The French author Jules Renard said, “It is not how old you are but how you are old.” Indeed, despite aging’s inevitability, many researchers explore the biological process in order to combat the accompanying decline in health, increased frailty, and increase in chronic health issues that are associated with the process. Increasing our understanding of the mechanisms underlying the aging process is a key component to facilitate the development of interventions that will lead to the preservation of health and improvements in survival and lifespan.
The highly conserved family of sirtuin proteins—nicotinamide adenine dinucleotide (NAD+)-dependent protein deacylases and mono-ADP-ribosyl transferases—have been at the center of aging research for years. In particular, SIRT6 deacylase is known to regulate aging and metabolism. However, the mechanisms remain largely unknown. Now, new work shows that SIRT6 overexpression leads to a reduction in frailty and lifespan extension in both male and female B6 mice.
The work is published in Nature Communications in the paper, “Restoration of energy homeostasis by SIRT6 extends healthy lifespan.”
The international team led by Haim Cohen, PhD, director of the Sagol Healthy Human Longevity Center at Bar-Ilan University, developed transgenic mice that express high levels of the SIRT6 gene and presented data suggesting that their life expectancy can be increased by an average of 30% in both males and females.
In both wild-type and the SIRT6 overexpressing mice, the researchers used a combination of physiological assays, including in vivo multi-omics analyses and 13C lactate tracing. These assays identified an age-dependent decline in glucose homeostasis and hepatic glucose output in wild-type mice. In contrast, the authors noted, “Aged SIRT6-transgenic mice preserve hepatic glucose output and glucose homeostasis through an improvement in the utilization of two major gluconeogenic precursors, lactate and glycerol.”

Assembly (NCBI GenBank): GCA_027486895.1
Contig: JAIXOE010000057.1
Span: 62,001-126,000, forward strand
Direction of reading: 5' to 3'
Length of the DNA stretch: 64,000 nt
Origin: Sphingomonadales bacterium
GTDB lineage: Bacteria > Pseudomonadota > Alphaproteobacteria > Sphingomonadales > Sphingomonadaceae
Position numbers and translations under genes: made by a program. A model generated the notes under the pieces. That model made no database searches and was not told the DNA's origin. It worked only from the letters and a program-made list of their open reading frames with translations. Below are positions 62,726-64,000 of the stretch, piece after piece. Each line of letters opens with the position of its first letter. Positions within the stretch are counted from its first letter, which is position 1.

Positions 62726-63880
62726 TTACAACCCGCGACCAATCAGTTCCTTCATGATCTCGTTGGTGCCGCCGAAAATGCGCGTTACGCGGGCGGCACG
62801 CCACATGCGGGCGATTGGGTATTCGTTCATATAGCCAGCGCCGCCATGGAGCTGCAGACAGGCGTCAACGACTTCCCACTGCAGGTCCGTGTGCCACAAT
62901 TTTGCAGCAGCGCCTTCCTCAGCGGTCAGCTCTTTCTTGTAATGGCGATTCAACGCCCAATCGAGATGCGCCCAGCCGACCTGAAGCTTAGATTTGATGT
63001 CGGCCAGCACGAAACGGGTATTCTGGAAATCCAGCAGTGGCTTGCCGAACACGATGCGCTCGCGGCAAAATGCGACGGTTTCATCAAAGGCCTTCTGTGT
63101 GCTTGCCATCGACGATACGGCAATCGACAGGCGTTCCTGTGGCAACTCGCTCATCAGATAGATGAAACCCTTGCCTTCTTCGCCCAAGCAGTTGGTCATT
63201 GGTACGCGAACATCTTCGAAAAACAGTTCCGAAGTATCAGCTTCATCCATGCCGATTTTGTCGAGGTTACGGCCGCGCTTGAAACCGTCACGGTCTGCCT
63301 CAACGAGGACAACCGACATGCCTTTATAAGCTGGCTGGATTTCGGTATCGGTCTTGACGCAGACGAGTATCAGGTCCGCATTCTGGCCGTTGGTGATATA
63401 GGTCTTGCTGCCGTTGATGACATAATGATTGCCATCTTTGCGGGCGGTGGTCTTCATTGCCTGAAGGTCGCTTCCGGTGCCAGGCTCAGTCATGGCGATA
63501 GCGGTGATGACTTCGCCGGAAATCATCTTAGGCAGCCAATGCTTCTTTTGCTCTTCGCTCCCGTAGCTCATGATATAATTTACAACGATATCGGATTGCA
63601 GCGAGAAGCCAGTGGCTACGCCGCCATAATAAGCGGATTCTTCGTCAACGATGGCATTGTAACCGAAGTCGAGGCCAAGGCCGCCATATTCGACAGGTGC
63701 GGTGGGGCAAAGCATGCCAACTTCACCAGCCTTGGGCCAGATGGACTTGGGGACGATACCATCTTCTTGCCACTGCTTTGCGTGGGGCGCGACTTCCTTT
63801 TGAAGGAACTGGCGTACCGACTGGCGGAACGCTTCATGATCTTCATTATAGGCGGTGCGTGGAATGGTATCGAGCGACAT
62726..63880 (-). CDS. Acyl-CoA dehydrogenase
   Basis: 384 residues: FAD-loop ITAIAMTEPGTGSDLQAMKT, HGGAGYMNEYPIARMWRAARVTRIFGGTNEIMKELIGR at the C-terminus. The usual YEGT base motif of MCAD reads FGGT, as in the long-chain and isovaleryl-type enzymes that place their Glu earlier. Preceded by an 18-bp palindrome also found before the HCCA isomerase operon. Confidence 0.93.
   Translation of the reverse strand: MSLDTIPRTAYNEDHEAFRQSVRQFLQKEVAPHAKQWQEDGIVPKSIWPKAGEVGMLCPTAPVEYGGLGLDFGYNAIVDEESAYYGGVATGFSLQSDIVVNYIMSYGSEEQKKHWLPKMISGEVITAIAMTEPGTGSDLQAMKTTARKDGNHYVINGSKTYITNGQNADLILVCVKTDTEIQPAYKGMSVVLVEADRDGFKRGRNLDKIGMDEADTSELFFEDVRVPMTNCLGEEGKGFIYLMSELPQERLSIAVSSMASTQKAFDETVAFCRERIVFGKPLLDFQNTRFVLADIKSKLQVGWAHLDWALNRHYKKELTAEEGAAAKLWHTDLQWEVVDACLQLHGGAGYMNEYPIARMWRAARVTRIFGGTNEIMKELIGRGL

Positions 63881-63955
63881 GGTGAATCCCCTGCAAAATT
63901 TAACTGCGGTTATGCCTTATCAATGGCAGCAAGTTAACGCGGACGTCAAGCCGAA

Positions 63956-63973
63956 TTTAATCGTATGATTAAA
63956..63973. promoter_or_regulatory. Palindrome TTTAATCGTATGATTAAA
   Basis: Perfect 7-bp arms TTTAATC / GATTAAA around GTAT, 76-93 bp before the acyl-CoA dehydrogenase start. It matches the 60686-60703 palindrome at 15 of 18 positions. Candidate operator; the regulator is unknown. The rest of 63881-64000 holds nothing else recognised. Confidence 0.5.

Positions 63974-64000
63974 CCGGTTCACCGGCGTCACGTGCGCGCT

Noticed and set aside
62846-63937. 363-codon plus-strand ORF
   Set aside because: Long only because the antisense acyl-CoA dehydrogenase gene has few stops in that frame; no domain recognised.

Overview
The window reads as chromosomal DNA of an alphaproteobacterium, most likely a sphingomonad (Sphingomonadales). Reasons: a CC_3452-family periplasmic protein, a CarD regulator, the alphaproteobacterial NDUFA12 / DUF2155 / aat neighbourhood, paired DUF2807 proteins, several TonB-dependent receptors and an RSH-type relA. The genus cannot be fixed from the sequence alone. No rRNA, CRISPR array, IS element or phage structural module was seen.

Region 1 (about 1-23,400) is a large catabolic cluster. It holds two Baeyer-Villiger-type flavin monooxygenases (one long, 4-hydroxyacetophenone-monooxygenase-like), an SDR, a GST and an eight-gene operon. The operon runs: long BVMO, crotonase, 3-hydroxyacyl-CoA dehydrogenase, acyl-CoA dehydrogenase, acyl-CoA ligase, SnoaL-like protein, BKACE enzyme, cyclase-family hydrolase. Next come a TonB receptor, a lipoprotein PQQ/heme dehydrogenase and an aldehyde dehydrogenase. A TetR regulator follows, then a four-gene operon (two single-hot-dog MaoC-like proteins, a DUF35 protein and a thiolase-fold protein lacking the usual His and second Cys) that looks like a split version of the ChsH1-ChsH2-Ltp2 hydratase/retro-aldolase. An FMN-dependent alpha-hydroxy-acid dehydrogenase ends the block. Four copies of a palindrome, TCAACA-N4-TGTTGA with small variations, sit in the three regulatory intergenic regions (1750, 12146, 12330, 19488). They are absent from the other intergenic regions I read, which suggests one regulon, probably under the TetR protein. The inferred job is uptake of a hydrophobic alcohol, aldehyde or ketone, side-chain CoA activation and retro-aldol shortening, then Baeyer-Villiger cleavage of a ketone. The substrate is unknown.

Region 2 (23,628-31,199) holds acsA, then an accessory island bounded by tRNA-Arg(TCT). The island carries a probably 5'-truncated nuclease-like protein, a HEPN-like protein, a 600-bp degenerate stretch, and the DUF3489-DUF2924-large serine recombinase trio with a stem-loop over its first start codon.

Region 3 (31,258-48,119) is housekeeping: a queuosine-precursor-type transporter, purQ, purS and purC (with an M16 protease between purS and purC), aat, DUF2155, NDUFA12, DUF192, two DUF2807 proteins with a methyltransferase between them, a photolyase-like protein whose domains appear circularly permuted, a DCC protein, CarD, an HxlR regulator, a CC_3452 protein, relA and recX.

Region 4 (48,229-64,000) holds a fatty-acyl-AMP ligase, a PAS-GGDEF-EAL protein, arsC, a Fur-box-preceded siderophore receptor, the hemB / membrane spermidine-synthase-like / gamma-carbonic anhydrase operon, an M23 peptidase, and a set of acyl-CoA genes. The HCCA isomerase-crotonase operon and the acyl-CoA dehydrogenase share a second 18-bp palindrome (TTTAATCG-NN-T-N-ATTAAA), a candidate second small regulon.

The team then determined that SIRT6 acts to facilitate healthy aging by increasing hepatic gluconeogenic gene expression, de novo NAD+ synthesis, and systemically enhances glycerol release from adipose tissue. They showed that older animals lose the ability to generate energy in the absence of external energy sources, such as a short fast. On the other hand, the engineered mice maintained an enhanced energy generation capacity from other storage, such as the breakdown of fats and lactic acid. By doing so, they created sugar utilized for energy in muscle and specifically in the brain. In fact, SIRT6 activates a physical response that is identical to diets that increase longevity.
Furthermore, the mice exhibited significant improvement in overcoming a variety of age-related diseases, such as cancer and blood disorders. Beyond this, they were able to conduct the same level of vigorous activity as young mice, and didn’t become frail.
“This discovery, combined with our previous findings, shows that SIRT6 controls the rate of healthy aging,” said Cohen. “If we can determine how to activate it in humans, we will be able to prolong life, and this could have enormous health and economic implications.” Today, Cohen’s lab is developing methods for extending healthy life based on these findings.